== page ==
Backups, Backups, Backups!

Yup, you guessed it – we are going to talk about backups.

Here at TCH we take backups very seriously and when I say that I do not say it lightly, there is no single more important aspect of our management regime than our backup infrastructure. I am going to explain a bit about the extent to which we go through to protect the data you host with TCH.

The first layer of protection we use is raid 1 mirroring on all our shared, reseller and operations servers (help desk, dns servers etc..), this allows for the servers to maintain an identical copy of the system so that in the event of a disk failure the server can continue operating with no adverse effects. There is a catch here though, that is the fact that software support for raid cards in Linux and even under Windows is severely lacking in the capacity of failure notification, which means when a disk fails there is no industry standard method for alerting someone that there is a problem. At TCH, we have developed an in-house software solution that works with our two preferred raid hardware vendors (AMC 3ware and ARECA raid) to the extent that when there is a disk failure in a raid array it captures information on the failure then sends e-mail alerts to management blackberry pagers and to our help desk ensuring that problems are identified and maintenance is immediately scheduled.

Using raid however reliable it may be, is still not impervious to data loss, which brings us to our next level of protection. All our servers are setup with a spare hard disk and configured to take weekly backups of all user data and server configurations. Although these backups have proven to be extremely reliable they are not always ideal as they can be up to a week old depending on the situation where they are required. We look at these backups as a strictly first-line restore point in the event of a failure that allows us to restore accounts in a fashion that is application compatible with the cPanel interface which makes sure accounts function properly and consistently and overcome the data gaps using our CDP solution below.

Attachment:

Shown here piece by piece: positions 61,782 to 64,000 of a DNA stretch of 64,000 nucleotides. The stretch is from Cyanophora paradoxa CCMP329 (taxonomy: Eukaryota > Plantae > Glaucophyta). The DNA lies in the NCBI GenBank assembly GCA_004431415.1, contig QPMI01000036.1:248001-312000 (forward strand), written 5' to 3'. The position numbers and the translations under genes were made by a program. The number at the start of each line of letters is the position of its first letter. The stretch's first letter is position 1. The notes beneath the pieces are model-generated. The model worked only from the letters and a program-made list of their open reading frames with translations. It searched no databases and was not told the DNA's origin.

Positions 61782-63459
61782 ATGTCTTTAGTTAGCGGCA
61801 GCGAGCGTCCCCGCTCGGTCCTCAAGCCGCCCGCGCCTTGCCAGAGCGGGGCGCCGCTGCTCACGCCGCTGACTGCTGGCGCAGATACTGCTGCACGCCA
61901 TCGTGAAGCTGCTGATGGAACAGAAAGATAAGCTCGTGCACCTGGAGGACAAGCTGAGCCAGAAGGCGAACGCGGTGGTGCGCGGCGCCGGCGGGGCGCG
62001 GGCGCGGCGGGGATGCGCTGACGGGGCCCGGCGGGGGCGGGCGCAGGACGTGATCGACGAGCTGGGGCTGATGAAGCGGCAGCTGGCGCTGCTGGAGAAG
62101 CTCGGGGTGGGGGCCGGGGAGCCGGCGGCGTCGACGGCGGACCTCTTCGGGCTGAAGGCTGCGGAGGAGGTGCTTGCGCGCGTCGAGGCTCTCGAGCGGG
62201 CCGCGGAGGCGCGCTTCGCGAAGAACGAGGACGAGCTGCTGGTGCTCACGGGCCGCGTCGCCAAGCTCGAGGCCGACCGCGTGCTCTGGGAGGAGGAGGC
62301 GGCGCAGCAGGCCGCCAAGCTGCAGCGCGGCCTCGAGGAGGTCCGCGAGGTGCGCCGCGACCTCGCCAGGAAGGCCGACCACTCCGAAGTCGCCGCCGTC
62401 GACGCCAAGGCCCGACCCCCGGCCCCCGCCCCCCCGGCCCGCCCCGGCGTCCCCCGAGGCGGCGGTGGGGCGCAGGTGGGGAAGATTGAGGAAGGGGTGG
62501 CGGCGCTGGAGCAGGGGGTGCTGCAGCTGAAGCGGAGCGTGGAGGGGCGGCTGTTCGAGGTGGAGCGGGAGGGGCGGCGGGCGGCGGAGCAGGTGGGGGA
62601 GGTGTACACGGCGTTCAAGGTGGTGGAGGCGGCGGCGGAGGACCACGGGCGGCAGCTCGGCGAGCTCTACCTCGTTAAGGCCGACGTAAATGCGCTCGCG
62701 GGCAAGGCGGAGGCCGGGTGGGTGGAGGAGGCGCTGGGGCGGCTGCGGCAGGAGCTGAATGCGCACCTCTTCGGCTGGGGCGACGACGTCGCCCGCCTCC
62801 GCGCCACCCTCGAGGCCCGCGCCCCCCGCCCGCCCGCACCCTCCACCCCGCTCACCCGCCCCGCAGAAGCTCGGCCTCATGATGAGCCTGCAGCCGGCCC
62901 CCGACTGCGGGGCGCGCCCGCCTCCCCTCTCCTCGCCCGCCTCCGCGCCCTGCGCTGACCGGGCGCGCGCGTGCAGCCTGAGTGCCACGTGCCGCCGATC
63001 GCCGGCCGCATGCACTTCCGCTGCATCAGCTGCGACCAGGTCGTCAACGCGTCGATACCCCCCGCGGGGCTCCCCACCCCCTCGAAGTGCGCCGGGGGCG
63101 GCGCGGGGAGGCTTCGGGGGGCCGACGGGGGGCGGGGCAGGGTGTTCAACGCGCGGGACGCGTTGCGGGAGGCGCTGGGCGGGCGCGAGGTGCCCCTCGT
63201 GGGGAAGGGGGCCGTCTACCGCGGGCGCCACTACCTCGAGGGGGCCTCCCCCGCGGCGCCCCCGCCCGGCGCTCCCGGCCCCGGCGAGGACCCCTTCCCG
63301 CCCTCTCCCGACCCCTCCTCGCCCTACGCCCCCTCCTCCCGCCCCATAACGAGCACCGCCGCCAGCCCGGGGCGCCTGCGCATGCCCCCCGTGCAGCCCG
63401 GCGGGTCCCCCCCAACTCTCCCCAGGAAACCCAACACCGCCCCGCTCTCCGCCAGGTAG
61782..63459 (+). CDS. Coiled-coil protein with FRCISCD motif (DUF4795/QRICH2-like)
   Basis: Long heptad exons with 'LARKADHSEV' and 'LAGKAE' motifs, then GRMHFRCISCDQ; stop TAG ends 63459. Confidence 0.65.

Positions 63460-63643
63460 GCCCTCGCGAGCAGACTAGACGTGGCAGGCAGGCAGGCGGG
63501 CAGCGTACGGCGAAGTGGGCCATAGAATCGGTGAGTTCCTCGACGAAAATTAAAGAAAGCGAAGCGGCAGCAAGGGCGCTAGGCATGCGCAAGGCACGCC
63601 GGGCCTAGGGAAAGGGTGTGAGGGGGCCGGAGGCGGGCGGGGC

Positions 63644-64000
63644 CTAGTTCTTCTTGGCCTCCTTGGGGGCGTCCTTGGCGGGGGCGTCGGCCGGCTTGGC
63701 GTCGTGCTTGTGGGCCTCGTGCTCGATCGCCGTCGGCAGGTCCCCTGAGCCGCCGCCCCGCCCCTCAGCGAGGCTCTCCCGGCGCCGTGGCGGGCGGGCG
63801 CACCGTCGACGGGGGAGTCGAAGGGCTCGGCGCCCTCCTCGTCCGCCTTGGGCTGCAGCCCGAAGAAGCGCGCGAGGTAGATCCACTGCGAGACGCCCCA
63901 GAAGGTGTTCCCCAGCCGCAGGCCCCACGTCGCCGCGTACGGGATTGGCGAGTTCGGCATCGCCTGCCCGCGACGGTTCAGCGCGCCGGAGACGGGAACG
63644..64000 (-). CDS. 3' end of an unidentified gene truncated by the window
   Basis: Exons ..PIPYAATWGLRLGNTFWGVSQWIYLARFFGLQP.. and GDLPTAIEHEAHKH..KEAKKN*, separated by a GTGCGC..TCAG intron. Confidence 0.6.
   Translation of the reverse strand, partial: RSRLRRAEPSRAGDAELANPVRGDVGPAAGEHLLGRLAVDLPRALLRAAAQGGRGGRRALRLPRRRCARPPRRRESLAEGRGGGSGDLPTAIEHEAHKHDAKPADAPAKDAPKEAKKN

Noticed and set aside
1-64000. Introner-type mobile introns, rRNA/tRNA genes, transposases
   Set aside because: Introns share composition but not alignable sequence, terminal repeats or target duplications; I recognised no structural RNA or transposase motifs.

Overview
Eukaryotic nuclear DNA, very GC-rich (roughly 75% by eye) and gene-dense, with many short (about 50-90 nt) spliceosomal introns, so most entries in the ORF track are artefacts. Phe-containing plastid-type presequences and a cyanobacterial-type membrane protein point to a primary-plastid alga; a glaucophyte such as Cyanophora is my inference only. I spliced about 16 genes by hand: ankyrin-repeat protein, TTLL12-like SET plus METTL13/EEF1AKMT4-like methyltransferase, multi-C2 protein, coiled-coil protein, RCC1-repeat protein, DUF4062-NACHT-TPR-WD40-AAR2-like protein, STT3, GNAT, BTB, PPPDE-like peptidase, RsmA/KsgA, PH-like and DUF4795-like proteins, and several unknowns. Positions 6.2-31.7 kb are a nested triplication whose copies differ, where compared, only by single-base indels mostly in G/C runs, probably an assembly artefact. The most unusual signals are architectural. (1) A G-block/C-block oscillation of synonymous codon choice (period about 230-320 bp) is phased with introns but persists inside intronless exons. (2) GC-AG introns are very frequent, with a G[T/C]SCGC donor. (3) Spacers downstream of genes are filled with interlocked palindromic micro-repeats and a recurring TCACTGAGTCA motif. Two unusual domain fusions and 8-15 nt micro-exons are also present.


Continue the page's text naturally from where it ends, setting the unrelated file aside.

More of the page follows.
Finally, we have our gigabit network enabled continuous data protection (CDP) which runs on absolutely every server that retains client and mission critical data. This is a solution we maintain on network accessible storage (NAS) devices that we have build in house, they contain hardware raid across 16 hard disks with redundant power supplies and a capacity of between 6-13tb of space. The continuous data protection (CDP) is a low-level software run on servers with minimal load impact as it does not read the file system but rather the disk in a raw block-by-block method. This allows CDP to identify differences on the disk quickly and backup only those areas of the disk that have changed since the last backup run (incremental backups). These backups are captured on a 12h schedule of every day, 365 days a year and saved to the NAS devices in a “snapshot” capacity. The snapshots make it possible to recover data as it was 12h ago or 5 days ago or anywhere in between – we save copies of the data in every state from every backup run, we do not overwrite backups!. We can further leverage this backup solution as it is a backup of the servers entire hard disk once you pancake together all the snapshots, so in the event of a catastrophic failure we can take the CDP backup image and restore an entire hard disk in a single swift action. You can also leverage this solution from inside cPanel with the R1Soft Backup feature that allows you to restore from the CDP backup images any data you require just as we would without having to request support, although we are always more than happy to help you with any data recovery needs you may have, so do not hesitate.

I hope you have enjoyed learning a bit more about how we protect the data you host with TCH and understand that there is never any substitute for a well planned and executed backup solution. Before I sign off, let me remind you to take the time and consider the data you store at home or work and ask, do you have a backup solution? If not consider storing some of your more important data on your TCH account so in the event of a failure you can rest assured knowing that TCH has you covered.

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